5 Tips to Keep Your Dogs Safe Around Horses (and vice versa!)
Do you share your life with both horses and dogs? Here are a few tips that will keep your companions safe when they meet!
Dogs and horses don’t always get along, and this can be a problem for many equestrians who are often also dog owners! Both species are wonderful companions that we love, but they can pose a danger to one another, especially if either animal becomes spooked or anxious.
If your dog has never seen a horse before, or vice versa, the outcome of an encounter could be unpredictable. It is a good idea to take some precautions to ensure that your dogs and horses are safe, and teach them to coexist with one another in a peaceful manner.
If you want your dog to learn to be around horses, you of course need to introduce them to the barn environment and to horses. However, introductions between horses and dogs need to be made gradually. First your dog needs to become familiar with the sights, smells, and animals without being too overstimulated. You can start by simply taking your dog to the barn for a short period and walking them around the area.
When your dog is used to the environment, you may decide to introduce the animals to one another. This is an important time to try to create positive associations for both animals. Start by letting the dog and horse see each other from a safe distance so that you can see how they are feeling and reacting. Over time you can close the gap between them, but only as you see that both animals remain relaxed and are not concerned about each other. Pay close attention to subtle cues from both as these are easily overlooked.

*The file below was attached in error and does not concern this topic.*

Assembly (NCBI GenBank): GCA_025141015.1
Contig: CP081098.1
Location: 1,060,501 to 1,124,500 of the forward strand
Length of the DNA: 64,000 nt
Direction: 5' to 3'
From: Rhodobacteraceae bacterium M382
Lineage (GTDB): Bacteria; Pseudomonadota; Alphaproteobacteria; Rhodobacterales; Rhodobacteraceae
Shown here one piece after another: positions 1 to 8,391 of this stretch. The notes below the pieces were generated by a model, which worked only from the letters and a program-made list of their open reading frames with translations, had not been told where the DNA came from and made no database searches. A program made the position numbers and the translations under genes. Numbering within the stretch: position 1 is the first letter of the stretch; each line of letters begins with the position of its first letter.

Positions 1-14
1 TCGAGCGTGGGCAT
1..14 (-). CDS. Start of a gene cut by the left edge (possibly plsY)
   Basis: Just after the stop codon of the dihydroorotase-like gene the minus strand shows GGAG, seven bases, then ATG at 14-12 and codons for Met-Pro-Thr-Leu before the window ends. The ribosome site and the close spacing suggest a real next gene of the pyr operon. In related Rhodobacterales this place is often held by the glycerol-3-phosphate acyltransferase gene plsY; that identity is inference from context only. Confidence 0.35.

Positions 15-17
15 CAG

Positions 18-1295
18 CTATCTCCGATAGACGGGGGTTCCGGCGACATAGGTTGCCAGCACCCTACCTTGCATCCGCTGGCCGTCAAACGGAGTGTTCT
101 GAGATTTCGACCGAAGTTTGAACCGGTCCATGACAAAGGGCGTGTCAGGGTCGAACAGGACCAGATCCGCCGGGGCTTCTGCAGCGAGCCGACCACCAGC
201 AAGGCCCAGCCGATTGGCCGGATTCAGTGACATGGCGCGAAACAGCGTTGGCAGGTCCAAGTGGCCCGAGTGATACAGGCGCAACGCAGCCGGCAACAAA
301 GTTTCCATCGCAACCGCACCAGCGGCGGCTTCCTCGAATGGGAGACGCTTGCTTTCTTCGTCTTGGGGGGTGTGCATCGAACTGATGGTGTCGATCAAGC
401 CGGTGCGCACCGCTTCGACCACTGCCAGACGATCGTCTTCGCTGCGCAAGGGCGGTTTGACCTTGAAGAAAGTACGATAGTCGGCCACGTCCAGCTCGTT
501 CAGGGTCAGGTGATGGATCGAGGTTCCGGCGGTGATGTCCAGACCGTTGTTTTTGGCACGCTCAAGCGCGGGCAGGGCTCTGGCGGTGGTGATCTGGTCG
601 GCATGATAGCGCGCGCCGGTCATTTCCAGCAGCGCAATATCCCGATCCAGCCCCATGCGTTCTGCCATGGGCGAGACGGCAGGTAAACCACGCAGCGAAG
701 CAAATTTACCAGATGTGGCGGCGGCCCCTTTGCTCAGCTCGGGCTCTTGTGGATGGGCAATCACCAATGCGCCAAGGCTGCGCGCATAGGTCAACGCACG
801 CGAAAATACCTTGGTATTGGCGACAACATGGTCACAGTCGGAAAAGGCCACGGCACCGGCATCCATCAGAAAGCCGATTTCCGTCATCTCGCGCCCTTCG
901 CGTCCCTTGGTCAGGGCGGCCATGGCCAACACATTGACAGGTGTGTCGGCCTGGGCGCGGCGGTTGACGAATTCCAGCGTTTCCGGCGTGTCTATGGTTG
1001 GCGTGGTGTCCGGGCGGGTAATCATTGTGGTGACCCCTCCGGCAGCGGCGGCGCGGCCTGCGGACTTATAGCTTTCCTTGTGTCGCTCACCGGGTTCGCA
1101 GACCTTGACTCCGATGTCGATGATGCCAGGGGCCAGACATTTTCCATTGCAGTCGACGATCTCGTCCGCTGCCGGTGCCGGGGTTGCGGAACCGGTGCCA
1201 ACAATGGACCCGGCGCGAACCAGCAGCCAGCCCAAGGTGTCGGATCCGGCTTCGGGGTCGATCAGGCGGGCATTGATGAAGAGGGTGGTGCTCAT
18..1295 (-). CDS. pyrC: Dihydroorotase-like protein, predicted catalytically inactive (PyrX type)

If both animals are comfortable, you may want to allow them to investigate each other with a barrier between them for safety, such as a fence. At this stage you do not want to overstimulate either animal – just keep things as calm and relaxed as possible. Talk calmly and quietly as dogs can become excited and reactive easily.
Get your animals used to one another by creating a routine around your visits. This will make their interactions with each other predictable and reduce stress on both. Ideally, your dog and horse will look forward to seeing each other and not fear their encounters.
Always Take Safety Precautions
It is important to accept that no matter how much effort you put into introducing your dog to your horse, there is always a chance that they will never truly get on or be happy in each others’ company. Unlike us, horses do not necessarily see dogs as companions and can easily decide that a dog is a threat. Equally, some dogs are not comfortable around horses or may want to play or interact with them in a way that is not safe or fair to the horse.
It is therefore always a good idea to have a back-up plan. A dog leash or crate are simple ways to create space between your dog and horse and keep both safe in an emergency. Of course ensure that you properly leash and crate train your dog so that this doesn’t have to be a stressful experience. This is something that needs to be started outside the barn environment. Consult a professional trainer if you need help!
As well as being a good way to keep your animals separated in case of emergencies, a crate can also keep your dog contained for short periods when you want to be fully focused on your horse. For instance it may be a good idea to contain your dog while grooming or handling your horse where you may not be able to closely monitor your dog or where what you are doing could cause the dog to want to investigate or come closer than the horse would like. “Any situation where you are not able to keep a close eye on your animals is a good time to have some way of containing them. It is all too easy for your dog to wander around a horse unnoticed and accidentally succumb to injury,” warn the veterinary experts at Bond Vet.
Train Your Dog to Recognise Commands